Trend Micro has released the publication of a new research paper – Exploit Kit Landscape 2014 – on the evolution of exploit kits. This paper tackles how exploit kits work, the techniques attackers used to evade detection, and how this threat evolved over the years. It also highlights the trends on exploit kits observed during Trend Micro’s threat monitoring.
Exploit kits are becoming a preferred means to perform web-based attacks and distribute malware. A possible reason for their popularity is the scalability exploit kits offer; they let attackers either target specific users or affect a wide number of users.
Over the past weeks, there has been an increase in the use of exploit kits in malicious ads. The same kits have zero-days included in them—something frequently used in targeted attacks. This heightens the risk for users. Just this January, for example, we already saw two zero-day incidents involving Adobe Flash exploits.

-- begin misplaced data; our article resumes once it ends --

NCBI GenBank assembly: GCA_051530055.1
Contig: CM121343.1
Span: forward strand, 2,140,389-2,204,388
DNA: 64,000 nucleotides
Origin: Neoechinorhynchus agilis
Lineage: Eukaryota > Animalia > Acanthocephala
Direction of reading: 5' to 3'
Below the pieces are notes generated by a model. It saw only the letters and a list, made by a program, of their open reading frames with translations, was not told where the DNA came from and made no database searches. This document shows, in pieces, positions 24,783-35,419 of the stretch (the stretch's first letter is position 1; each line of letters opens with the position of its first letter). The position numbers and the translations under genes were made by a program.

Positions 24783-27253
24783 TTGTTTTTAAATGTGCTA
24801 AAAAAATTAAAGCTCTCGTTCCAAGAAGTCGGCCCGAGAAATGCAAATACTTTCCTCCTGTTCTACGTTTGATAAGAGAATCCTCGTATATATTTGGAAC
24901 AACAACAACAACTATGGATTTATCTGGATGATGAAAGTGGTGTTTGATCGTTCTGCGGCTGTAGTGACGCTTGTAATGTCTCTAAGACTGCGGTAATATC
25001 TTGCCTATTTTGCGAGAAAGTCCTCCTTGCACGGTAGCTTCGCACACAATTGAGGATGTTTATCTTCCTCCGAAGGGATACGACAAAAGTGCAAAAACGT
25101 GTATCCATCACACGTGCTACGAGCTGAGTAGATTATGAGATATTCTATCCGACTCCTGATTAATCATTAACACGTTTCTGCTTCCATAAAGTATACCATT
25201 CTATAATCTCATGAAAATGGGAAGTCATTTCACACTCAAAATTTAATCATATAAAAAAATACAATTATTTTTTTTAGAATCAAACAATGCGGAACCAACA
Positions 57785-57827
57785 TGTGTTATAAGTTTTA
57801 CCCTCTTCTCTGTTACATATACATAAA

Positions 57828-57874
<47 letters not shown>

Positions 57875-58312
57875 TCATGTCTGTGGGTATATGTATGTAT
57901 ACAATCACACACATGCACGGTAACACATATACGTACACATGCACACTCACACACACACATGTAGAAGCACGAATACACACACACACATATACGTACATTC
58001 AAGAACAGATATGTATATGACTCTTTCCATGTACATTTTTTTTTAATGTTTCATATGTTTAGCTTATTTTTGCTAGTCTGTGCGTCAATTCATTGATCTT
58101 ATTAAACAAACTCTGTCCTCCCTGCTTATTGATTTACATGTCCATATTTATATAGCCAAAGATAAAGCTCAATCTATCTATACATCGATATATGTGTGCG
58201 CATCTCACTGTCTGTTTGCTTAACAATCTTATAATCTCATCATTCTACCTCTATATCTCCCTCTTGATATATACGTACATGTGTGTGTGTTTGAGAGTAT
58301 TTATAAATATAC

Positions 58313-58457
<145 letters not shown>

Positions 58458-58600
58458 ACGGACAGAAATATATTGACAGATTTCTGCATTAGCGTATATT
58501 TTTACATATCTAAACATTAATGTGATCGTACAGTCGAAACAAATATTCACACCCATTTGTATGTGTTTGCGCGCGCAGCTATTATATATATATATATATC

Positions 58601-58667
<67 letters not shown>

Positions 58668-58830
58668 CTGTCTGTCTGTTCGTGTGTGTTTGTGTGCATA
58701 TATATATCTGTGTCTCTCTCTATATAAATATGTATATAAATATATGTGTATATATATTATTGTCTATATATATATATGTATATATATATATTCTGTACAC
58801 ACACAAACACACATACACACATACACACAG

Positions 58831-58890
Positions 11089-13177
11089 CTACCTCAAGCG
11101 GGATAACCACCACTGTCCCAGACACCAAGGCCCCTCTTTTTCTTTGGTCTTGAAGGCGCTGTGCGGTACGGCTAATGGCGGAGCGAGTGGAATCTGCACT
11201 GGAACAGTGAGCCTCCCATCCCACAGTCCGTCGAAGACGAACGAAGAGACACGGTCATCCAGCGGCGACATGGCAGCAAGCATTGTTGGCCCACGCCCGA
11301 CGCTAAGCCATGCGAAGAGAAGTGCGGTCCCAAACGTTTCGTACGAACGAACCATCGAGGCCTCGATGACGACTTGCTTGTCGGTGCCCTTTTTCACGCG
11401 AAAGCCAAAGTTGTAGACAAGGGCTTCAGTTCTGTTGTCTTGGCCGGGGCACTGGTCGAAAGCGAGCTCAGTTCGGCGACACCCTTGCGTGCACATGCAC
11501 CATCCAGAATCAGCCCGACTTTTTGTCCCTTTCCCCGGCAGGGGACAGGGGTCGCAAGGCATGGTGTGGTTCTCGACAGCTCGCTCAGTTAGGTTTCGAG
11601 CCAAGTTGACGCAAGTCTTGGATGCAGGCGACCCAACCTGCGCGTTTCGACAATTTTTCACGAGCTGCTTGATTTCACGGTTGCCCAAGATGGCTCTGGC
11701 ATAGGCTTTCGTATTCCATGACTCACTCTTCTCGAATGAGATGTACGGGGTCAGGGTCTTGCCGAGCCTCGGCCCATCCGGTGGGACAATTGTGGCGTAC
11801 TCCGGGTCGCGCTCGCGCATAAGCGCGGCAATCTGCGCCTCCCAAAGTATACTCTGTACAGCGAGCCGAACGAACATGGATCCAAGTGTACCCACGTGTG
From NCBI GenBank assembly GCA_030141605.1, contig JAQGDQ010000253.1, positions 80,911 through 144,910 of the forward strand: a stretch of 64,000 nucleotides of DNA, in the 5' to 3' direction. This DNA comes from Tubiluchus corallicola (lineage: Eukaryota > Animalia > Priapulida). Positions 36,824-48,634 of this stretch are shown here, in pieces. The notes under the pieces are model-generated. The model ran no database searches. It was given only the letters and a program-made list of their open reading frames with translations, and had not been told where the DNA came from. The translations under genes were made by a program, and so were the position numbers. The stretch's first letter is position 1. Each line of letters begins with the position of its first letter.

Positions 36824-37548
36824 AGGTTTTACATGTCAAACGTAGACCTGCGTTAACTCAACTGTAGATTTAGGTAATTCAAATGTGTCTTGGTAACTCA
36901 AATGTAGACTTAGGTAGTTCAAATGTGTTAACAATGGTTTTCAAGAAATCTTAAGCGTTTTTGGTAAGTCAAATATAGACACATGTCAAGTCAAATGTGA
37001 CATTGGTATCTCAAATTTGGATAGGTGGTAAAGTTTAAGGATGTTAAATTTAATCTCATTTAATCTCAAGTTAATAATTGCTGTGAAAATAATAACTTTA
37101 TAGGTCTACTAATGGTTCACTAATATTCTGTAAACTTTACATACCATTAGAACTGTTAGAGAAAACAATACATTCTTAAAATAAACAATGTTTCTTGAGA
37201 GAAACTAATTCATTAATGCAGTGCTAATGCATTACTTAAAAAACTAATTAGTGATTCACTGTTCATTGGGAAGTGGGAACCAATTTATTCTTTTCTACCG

The US is most affected by exploit kit-related attacks, getting 57% of the global tally. It is followed by Japan and Australia with 19% and 4%, respectively.
Flash is the new Java. Both PDF and Java vulnerabilities are no longer the most used in exploit kits. Though kits using Microsoft Silverlight increased throughout 2013 to 2014, Microsoft developed a tool to counter this. This made attackers shift to exploiting Adobe Flash Player.
The number of active exploit kits rose from 2006 until 2013, and then dropped in 2014—perhaps caused by the arrest of Paunch, the creator of the Blackhole Exploit Kit. Despite the decrease, the current available exploit kits have become more sophisticated. The most noteworthy improvements include evasion techniques like file obfuscation, antivirus and virtual machine detection, and the inclusion of zero-days.
Since exploit kits are multicomponent threats, users will need to look into security solutions that offer web-based and file-based detection, and monitor software behaviour.